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Beryl McMullen
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« Reply #2 on: April 09, 2010, 10:37:12 PM »

Paul perhaps the boy you went to school with this James Brindley was an ancestor of his – who knows –

According to history James Brindley married 19 year old Anne Henshall when he was 49 – They had two daughters Anne and Susannah, Anne remarried two years after his death –
London has the monopoly of the tourism industry even to tours Stratford. Yet, Birmingham the Second city still has a lot to offer, as you say, the pricey Restaurants along the Canal for visitors to enjoy.

It must be at least 10 years ago since last paid a visit to Birmingham, I stayed at the ‘Grand’ with my daughter – There were no tours offered of any kind  - everything we wanted to do we planned on our own. .     
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Beryl McMullen
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« Reply #3 on: April 10, 2010, 12:51:10 PM »



The start of the BCN at Gas Street Basin, looking towards Brindleyplace, viewed from the Worcester bar bridge, facing north-west.
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Beryl McMullen
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« Reply #4 on: April 10, 2010, 01:33:32 PM »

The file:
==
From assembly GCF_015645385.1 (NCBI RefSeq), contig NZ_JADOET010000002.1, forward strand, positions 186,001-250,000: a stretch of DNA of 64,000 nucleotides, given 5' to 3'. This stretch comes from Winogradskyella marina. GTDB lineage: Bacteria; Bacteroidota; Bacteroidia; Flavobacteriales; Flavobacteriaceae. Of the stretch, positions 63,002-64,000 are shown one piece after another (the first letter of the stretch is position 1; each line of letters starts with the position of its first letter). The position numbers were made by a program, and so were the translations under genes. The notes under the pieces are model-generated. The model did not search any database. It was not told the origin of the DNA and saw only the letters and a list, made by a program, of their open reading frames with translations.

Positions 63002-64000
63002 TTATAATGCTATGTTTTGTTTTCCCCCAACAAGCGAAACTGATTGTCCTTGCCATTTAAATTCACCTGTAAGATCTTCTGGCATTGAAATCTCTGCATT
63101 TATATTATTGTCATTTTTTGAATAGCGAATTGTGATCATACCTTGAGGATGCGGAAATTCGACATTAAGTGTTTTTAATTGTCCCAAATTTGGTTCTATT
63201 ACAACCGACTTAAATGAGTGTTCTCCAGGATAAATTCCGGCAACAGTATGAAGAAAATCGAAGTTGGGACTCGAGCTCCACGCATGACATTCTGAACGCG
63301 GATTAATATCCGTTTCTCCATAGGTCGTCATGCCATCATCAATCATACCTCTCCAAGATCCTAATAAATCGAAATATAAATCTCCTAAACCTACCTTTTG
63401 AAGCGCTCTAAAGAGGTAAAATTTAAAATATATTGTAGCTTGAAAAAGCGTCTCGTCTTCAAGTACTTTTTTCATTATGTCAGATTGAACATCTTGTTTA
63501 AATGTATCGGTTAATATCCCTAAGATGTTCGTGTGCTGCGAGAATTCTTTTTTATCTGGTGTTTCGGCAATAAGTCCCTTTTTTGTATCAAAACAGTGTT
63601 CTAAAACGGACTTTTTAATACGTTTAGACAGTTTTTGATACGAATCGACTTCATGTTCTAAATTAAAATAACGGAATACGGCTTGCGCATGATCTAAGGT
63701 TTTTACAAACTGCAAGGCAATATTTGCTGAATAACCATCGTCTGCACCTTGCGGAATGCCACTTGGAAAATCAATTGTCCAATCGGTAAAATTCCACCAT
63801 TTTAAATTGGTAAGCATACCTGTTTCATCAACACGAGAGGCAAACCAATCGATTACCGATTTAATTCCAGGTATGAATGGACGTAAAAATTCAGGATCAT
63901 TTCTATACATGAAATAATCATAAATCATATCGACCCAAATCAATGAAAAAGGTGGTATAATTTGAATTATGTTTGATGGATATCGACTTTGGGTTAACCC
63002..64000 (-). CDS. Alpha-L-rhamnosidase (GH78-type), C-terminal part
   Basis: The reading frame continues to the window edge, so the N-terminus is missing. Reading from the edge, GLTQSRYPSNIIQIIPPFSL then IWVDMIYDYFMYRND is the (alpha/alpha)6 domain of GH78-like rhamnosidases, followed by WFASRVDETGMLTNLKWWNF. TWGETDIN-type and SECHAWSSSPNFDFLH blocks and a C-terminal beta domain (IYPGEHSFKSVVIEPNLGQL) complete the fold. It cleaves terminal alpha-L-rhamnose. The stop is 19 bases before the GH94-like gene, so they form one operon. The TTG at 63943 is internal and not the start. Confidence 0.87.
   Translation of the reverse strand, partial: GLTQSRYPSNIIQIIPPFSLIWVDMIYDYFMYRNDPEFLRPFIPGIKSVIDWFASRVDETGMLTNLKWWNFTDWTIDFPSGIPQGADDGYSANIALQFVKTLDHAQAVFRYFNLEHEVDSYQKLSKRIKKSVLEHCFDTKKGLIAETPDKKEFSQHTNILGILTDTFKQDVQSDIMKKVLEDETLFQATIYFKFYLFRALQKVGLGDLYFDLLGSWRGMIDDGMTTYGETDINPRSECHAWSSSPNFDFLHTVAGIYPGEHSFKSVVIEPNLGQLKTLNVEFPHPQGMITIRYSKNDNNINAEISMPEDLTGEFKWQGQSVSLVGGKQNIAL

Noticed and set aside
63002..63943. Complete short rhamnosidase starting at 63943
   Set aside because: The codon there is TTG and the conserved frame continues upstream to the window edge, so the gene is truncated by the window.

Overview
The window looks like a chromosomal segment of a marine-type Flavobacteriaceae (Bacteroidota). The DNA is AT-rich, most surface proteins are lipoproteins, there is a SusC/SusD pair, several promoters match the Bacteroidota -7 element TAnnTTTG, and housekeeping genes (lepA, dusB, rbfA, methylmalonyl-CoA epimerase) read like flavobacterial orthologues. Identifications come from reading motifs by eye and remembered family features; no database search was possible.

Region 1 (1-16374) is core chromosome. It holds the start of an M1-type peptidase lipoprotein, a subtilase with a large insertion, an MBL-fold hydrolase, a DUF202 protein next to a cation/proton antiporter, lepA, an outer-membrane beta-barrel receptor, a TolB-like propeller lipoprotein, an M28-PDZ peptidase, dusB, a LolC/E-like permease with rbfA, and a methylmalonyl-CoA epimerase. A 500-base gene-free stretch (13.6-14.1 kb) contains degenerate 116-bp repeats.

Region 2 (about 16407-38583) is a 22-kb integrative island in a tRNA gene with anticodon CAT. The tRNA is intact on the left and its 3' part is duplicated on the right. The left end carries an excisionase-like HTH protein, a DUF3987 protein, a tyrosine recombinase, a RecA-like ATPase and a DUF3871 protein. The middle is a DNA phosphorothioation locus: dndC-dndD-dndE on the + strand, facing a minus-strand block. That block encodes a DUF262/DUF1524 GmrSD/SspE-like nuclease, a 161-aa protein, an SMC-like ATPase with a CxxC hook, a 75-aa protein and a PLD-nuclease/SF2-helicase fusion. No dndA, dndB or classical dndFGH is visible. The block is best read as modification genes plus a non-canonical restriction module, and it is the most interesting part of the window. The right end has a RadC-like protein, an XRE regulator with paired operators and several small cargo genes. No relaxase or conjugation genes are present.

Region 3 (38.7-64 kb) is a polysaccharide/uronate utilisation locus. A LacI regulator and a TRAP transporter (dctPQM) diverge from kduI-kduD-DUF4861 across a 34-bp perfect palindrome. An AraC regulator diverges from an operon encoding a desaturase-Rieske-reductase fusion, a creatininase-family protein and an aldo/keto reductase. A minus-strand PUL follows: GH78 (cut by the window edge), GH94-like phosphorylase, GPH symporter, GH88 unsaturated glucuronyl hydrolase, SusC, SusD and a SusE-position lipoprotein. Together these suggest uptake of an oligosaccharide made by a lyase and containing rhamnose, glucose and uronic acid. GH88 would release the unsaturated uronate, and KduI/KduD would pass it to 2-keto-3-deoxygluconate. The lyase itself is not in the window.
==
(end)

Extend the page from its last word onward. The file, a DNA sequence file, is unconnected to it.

Yiew of the Broad Street tunnel, Gas Street Basin
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Holly
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« Reply #5 on: April 11, 2010, 09:58:25 AM »

Thats a wonderful picture Beryl thank you.
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Beryl McMullen
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« Reply #6 on: April 12, 2010, 08:22:01 PM »

Thanks Holly



Galton Bridge Smethwick
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« Reply #7 on: April 12, 2010, 09:28:55 PM »

Locks viewed from Newhall Street...



Maintenance Boat at Cumbria Wharf...

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Beryl McMullen
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« Reply #8 on: April 12, 2010, 10:27:36 PM »

Great Pictures as always Paul
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JOHN
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« Reply #9 on: April 19, 2010, 08:59:32 AM »

Steam and Water.
Canals were the highways of Brindleys dream
With James Watt who gave the power of steam
It was Mathew Boulton who had the business brain